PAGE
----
The Ukraine crisis and the outbreak of the Balkan wars in the ‘90s share 10 disturbing similarities and one drastic difference.
More and more colleagues, who know me from wartime Sarajevo, have asked me recently to draw parallels between Bosnia then and Ukraine now. There are striking similarities.
First: ordinary Ukrainians are as desperate for peace as Bosnians were 22 years ago. They demonstrate for peace on the streets, but they face a type of violence familiar from the outset of the war in Bosnia and Herzegovina. On April 5, 1992, during a demonstration for peace, two women were killed, a 24 -year-old medicine student, Suada Dilberovic, and a 34 -year-old secretary, Olga Sucic.
A sniper shot them as they walked on a bridge and their murders began three and a half years of terror, in which murders of the innocent, including women and children, became a daily part of an unimaginable reality—day-to-day life often led to death.
Second: heavily armed and masked paramilitaries are seen at barricades and check points around Ukrainian towns. They present themselves as self-organized local groups, but by their equipment, military training and ruthlessness they are reminiscent of the militia that was armed, trained and directly aided by the Yugoslav army and that carried out the terror and "ethnic cleansing" in Bosnia and Herzegovina.
These groups in Ukraine occupy institutions and dismiss elected Ukrainian authorities with ease. It was the same with those who “liberated” Foca, Zvornik, Prijedor and Sanski Most in Bosnia and Herzegovina. And, the Russian government, in claiming that they have nothing to do with these groups, echo what the Serbian government said about the paramilitaries who ethnically cleansed parts of Bosnia and Herzegovina
Third: communications facilities. Some Ukrainian TV transmitters were taken over in the early stages of the crisis there. It was a page from the Bosnia book, when Serb paramilitaries took over transmitters on Mrakovica near Prijedor and on Vlasic Mountain in Central Bosnia in an effort to create a one-sided version of events that manufactured justification for seizure of territories and provoke “ethnic cleansing.”
Fourth: the language is often that of hate and exclusion.
In Ukraine, even in the early stages of the Crimean uprising, political opponents were labeled as “fascists” and there were warnings that this would lead to “genocide.” In Yugoslavia’s breakup, there was a prescribed catalogue of derogatory terms for “others.” Albanians were labeled “Shipstars,” Bosnian Muslims “Turks” or “balije,” Croats “Ustasha” and Serbs “Chetniks,” labels that could incite people to hate and even to kill.
Fifth: solutions are largely limited to redrawing of borders. Ukraine is offered only solutions that include designation of territory as "pro-Russian" or "pro-European." Such solutions require formation of new, often hostile governments and include open unilateral annexation as in the case of Crimea.
In the case of Bosnia, as mediators kept offering new sets of maps designating areas as Muslim, Serb or Croat, every new proposal led only to new waves of “ethnic cleansing” of territories—by those maps.
Sixth: diplomacy is limited. When an agreement with Moscow on "de-escalation of the crisis" was announced recently, the situation on the ground deteriorated, leading to further violent occupation of Ukrainian institutions.
Such was the case in Sarajevo: City Hall was burned on the day of a London agreement and, when U.S. Secretary of State Warren Christopher said that there would be no military intervention to stop the war, Serb forces fired a record number of shells- more than 3,000–in just one day and Zetra Olympic Hall was burned.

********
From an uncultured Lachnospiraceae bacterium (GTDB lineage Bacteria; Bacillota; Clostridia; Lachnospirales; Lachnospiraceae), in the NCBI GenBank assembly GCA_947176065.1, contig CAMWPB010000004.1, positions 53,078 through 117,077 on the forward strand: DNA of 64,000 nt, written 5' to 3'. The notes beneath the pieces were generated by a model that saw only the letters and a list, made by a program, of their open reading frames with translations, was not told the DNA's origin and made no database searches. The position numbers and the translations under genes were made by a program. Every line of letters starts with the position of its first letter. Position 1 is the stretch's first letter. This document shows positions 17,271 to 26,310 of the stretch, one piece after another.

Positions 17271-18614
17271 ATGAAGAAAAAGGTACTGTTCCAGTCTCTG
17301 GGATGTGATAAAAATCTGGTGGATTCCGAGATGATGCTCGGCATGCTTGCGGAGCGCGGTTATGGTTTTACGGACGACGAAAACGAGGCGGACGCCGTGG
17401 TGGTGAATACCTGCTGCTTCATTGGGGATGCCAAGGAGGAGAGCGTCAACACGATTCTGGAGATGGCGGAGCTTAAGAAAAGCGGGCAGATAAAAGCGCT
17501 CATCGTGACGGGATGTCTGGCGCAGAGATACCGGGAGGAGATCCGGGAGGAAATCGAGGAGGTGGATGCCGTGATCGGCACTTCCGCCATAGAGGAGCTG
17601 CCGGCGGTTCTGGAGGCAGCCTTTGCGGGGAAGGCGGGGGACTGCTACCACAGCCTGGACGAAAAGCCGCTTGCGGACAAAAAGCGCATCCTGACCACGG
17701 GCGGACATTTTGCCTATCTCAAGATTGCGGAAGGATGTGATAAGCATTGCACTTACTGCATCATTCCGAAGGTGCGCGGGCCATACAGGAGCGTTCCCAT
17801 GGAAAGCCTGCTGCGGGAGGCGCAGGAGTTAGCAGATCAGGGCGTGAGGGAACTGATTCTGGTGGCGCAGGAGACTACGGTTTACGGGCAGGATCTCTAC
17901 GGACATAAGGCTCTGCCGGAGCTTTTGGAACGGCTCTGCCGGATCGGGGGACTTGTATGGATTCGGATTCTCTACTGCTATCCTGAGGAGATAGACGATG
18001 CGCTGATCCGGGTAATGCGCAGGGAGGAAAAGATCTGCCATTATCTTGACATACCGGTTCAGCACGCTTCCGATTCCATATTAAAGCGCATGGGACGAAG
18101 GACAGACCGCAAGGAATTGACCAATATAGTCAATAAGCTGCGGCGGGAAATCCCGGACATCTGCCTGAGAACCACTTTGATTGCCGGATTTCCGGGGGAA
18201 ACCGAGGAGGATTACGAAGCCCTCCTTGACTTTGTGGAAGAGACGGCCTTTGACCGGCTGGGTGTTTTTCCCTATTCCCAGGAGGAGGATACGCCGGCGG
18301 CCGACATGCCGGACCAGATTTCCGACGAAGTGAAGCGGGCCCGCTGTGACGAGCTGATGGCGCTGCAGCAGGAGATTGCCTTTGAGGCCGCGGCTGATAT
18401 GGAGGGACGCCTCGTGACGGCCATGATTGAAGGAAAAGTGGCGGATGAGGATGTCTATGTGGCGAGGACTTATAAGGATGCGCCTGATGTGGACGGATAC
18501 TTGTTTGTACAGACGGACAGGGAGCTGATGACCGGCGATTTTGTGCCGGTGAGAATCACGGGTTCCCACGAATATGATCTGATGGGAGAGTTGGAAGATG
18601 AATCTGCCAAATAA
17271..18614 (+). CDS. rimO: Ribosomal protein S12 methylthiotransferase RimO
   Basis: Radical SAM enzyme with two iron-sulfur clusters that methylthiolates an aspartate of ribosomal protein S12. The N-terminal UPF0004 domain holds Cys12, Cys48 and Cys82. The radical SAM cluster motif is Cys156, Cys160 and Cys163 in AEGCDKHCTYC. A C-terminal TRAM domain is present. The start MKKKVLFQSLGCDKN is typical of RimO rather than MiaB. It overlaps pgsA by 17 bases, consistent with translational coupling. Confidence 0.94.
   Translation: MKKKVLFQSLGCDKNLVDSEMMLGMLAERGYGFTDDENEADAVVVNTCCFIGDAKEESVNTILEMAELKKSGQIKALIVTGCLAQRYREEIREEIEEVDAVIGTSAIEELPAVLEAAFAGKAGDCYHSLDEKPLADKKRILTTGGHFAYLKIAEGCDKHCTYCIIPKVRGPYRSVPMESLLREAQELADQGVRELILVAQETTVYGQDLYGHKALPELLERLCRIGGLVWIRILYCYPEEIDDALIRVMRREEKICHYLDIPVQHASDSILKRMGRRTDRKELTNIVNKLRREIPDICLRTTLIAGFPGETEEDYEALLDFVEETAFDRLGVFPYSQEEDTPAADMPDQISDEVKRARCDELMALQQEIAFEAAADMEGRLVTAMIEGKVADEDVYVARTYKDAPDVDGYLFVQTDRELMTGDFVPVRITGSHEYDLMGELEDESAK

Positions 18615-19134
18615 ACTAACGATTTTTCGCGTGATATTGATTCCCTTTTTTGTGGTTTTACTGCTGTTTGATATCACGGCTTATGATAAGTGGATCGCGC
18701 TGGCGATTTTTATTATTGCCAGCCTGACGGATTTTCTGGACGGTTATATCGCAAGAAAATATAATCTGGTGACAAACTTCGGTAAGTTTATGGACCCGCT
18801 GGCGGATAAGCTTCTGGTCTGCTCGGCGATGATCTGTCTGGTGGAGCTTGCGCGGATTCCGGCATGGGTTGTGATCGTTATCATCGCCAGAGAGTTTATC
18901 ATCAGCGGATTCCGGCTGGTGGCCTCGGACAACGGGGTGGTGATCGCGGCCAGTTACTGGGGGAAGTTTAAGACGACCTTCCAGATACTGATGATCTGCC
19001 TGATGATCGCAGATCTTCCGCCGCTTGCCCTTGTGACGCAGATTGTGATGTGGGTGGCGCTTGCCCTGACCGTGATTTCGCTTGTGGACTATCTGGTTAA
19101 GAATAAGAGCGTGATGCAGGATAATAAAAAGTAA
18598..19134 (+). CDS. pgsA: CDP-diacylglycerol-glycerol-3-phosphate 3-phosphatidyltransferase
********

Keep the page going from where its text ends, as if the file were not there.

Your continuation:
Seventh: observers are humiliated. The attempt to introduce "observers" in Ukraine ended in abduction of the group by the pro-Russian militia. In the same way, European observers in Bosnia and Herzegovina were abused, and UN soldiers even tied to strategic objects as human shields against a threatened bombardment of the "Serbian territory."
Eighth: the United Nations is helpless. In the UN, the Russian incitement of violence in Ukraine was denounced as a gross violation of international law, but -- because Russia is a permanent member of the Security Council with veto power – that denunciation will result in little, if any, action. It was the same in BiH, when there was no effective UN initiative during the three- and-a-half-year-long war.
Ninth: Europe dithers between rhetoric and action. Today, the EU is more institutionally organized than it was in the nineties to deal with international issues, but its economic and market interests are tied closely with Russia, leaving many European corporations fearful of angering Russia by too strong a stance on Ukraine. In the case of the Balkans, Europe had just started defining its own political identity and for those reasons was divided and useless in dealing with the crisis.
Tenth: insensitivity is shown to the fate of civilians. For the first few weeks of the crisis in Ukraine, armed formations blocked entire cities; shops and schools were closed, radio and television stations were broadcasting conflicting versions of events, all with a worrying prospect of deterioration. In BiH, snipers took aim at office workers, markets and breadlines were shelled.
Now, the obvious difference. Ukraine is 10 times more populous than Bosnia and Herzegovina -- more than 45 million people as opposed to an estimated 4.3 million -- and Russia, unlike Milosevic’s Serbia, is a world power. In the Balkan case world leaders showed a capacity to stop the violence easily and without major losses when they eventually achieved consensus on the use of "diplomacy backed by force.”
In the case of the Ukraine, no one is even thinking about a military option and there won’t be a cavalry coming to its rescue. The only hope is a cocktail of diplomacy and sanctions that would prevent worsening of the conflict.